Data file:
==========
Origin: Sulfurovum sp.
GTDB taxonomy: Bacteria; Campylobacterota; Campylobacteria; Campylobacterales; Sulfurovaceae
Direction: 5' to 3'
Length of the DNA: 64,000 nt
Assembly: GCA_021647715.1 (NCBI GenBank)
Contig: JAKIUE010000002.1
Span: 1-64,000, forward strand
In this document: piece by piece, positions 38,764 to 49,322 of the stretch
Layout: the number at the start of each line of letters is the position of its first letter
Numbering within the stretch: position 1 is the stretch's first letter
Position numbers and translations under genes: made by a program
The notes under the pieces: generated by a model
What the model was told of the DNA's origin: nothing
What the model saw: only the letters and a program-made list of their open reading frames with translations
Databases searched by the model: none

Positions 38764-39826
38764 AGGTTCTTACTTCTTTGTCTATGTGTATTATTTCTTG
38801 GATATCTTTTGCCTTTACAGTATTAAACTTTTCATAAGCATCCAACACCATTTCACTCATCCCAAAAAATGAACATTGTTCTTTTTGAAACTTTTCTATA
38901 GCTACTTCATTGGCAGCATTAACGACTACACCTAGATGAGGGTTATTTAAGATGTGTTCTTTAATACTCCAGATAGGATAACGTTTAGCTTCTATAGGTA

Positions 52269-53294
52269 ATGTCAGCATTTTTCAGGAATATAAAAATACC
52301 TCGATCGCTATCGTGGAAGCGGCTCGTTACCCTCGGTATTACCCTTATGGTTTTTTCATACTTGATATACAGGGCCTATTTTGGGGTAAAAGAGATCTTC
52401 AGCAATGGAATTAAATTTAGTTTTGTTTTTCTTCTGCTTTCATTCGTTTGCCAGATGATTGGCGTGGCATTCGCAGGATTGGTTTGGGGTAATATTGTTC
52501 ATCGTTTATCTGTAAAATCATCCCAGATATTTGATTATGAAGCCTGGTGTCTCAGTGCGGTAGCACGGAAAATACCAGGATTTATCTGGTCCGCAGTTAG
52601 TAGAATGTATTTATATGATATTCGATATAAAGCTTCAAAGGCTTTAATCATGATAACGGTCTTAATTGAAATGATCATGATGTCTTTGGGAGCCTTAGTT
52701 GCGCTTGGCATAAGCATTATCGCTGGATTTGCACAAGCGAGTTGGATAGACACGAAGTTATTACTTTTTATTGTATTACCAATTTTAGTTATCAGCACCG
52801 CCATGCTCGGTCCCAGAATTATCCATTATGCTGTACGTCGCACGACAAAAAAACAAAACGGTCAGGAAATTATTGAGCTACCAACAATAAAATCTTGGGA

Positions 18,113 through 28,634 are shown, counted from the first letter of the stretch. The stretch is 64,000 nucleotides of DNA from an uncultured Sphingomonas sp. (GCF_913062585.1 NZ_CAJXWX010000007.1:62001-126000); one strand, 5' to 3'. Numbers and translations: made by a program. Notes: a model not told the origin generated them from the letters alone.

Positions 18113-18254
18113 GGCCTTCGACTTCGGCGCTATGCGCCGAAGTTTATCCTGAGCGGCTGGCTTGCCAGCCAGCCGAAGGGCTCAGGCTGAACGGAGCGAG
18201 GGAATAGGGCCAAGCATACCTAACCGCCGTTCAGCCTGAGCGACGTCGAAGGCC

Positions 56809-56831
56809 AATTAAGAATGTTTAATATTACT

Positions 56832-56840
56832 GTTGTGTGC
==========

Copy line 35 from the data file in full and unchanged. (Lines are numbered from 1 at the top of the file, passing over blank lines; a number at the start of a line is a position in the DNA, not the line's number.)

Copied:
56832 GTTGTGTGC